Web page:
OPINION: Aaron Judge VS Michael Confoto, The Battle Of New York Few Are Watching - uSports.org

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NEW YORK, NY - MAY 14: Aaron Judge #99 of the New York Yankees hits a two-run homer during the fourth inning against the Houston Astros during game one of a doubleheader at Yankee Stadium on May 14, 2017 in New York City. Players are wearing pink to celebrate Mother's Day weekend and support breast cancer awareness. (Photo by Rich Schultz/Getty Images)

OPINION: Aaron Judge VS Michael Confoto, The Battle Of New York Few Are Watching

The first two months of baseball have been dominated by one name in New York – Aaron Judge. And this flurry of discussion around the 25-year-old, 6 foot 7 inches, 282 pound, home run monster is certainly deserved. In 149 at bats, Judge has clobbered 15 homers, knocked in 30 runs, and is hitting for an impressive .315 average. Beyond his statistics, he looks like a video game character, dwarfing his opponents as he moves like a regular sized uber-athlete around the field in number 99. He has blocked the spotlight for all other New York baseball players thus far.

But a few boroughs over, Michael Conforto, the Mets’ 24-year-old, regular sized outfielder, is hitting just as well as Judge, and saving his team from the brinks of death while doing it.

Judge has been named king – a section of seats have been designated for the California native in Yankee Stadium, titled “The Judge’s Chambers,” and he is now getting comparisons the the last Yankee great, Derek Jeter.

Conforto, on the other hand, while certainly has been praised for his season, he also certainly hasn’t been called the next David Wright and there aren’t any seats at Citi Field named after him. But Conforto’s and Judge’s hitting statistics are nearly identical.

Runs Scored: Judge, 36, Conforto, 35

Hits: Judge, 47, Conforto, 46

Home Runs: Judge, 15, Conforto, 13

Average: Judge, .315, Conforto, .336

OPS: Judge, 1.098, Conforto, 1.123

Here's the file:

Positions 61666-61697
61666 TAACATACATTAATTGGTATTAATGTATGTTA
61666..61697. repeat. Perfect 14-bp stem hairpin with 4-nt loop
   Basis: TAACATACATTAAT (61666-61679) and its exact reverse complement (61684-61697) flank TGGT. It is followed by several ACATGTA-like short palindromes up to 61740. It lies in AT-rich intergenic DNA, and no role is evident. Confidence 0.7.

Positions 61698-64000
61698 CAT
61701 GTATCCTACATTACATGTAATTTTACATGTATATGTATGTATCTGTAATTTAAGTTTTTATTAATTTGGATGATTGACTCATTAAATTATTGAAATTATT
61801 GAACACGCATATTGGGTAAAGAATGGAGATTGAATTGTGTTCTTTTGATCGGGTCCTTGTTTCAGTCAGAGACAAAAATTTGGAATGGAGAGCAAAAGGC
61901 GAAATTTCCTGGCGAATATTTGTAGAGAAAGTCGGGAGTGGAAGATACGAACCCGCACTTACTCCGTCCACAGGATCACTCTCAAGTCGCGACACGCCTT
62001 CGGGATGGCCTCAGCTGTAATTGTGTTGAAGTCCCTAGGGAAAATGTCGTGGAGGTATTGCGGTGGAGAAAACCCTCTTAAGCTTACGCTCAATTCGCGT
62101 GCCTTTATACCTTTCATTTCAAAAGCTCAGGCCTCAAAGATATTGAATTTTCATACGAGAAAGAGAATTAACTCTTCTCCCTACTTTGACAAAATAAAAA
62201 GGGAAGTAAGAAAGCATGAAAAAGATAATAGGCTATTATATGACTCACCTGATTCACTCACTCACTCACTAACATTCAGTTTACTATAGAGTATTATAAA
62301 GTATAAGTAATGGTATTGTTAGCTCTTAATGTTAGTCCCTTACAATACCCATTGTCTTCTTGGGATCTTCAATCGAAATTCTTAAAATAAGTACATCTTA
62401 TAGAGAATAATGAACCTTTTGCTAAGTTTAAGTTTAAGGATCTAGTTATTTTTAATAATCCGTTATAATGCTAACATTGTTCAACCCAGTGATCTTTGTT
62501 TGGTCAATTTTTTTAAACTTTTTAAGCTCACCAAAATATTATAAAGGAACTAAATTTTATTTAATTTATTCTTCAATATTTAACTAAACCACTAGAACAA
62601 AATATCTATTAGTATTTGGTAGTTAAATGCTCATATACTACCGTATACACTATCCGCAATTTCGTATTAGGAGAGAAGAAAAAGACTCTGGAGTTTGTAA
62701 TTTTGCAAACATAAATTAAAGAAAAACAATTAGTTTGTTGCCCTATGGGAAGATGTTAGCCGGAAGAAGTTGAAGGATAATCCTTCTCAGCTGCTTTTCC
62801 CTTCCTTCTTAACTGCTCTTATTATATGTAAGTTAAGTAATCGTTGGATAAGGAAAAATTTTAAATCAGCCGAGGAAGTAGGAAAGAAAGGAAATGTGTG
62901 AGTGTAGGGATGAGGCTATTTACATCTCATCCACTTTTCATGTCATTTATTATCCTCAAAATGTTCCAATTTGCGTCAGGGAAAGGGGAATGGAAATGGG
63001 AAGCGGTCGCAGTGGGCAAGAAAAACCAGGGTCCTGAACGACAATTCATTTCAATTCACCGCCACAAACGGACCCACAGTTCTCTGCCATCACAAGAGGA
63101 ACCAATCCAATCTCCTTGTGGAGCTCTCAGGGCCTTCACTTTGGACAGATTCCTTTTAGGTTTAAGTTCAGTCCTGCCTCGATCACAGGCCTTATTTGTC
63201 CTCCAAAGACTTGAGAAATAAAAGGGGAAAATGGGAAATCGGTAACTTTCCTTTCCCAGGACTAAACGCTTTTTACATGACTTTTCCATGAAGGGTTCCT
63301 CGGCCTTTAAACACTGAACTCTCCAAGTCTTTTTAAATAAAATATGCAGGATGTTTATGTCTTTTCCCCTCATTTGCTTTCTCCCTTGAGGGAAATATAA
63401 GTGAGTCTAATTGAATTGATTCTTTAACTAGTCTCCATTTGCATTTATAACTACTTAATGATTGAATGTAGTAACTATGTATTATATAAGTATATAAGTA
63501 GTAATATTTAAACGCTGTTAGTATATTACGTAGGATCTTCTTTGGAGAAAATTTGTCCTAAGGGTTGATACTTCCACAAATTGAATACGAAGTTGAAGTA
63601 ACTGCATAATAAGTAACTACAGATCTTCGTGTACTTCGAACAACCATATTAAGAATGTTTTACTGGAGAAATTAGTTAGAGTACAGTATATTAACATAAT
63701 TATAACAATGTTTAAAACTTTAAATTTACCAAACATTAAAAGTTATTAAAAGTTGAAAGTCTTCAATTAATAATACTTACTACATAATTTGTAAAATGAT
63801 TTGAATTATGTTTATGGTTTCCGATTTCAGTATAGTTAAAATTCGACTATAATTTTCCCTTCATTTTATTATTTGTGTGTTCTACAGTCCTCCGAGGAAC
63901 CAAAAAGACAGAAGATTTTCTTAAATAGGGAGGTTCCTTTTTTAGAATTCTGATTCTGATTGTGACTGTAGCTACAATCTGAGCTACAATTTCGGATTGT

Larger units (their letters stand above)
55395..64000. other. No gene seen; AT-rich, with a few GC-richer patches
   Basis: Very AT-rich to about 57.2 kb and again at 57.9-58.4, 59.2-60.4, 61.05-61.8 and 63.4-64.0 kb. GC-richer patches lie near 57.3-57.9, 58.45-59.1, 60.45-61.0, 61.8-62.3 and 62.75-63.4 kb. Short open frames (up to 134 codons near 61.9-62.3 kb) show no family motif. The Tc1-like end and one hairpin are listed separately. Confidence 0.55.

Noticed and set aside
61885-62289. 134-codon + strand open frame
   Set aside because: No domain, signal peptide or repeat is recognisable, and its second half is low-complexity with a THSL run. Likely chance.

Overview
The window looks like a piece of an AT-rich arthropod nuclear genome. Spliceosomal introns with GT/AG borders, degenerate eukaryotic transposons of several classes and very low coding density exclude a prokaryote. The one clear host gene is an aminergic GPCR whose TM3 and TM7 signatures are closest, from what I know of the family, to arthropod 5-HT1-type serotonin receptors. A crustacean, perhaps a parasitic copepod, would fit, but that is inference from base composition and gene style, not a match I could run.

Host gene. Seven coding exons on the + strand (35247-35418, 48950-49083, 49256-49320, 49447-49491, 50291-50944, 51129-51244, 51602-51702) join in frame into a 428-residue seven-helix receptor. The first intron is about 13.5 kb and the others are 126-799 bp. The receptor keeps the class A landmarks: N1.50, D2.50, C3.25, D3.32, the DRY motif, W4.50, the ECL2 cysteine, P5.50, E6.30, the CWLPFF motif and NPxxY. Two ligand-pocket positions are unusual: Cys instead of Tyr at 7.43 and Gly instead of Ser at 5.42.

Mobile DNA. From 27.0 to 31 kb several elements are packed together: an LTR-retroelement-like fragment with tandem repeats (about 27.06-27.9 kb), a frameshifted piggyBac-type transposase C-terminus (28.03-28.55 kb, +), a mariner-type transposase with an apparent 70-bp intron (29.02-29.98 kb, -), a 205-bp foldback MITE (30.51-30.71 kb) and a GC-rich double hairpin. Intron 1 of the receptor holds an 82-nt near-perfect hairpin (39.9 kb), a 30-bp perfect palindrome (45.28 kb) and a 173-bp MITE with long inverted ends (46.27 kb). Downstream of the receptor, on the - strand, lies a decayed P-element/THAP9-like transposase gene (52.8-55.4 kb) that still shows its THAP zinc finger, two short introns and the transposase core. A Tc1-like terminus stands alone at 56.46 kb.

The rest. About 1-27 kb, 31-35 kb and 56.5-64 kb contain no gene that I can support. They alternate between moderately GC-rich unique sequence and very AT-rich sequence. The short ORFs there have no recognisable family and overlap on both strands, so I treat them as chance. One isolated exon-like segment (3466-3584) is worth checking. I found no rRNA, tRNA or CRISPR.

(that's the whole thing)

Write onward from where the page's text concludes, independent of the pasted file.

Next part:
And the statistics aren’t where the similarities end. Both Judge and Conforto had dreadful campaigns in 2016 and neither were expected to hit as well as they have hit this go around in 2017. They are both fairly quiet players, embedded with the old-timer’s baseball attitude, not in tune with the flashy, social-media friendly, bat-flip throwing, attitude of today’s players.

Still, Judge has gotten all of the attention and all of the shine.

But here’s the thing: Conforto shouldn’t get the shine just because he’s hitting as well as Judge. Instead, pundits and fans alike should start to focus on what is turning into a historical hitting race in America’s greatest baseball city. If both Judge and Conforto continue on their individual warpaths at the plate, the end result will be far greater than the sum of its parts.

Because the Mets are slowly squandering away the season, it is unlikely a true Mets-Yankees rivalry will be back in fashion any time soon but Judge and Conforto can give us the next best thing – a tit-for-tat game of horse, filled with cracking wooden bats under the summer’s heat, and with crowds of baseball fans cheering from the Bronx to Queens as one player hits a home run right after the other.

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Written by Jacob Kaye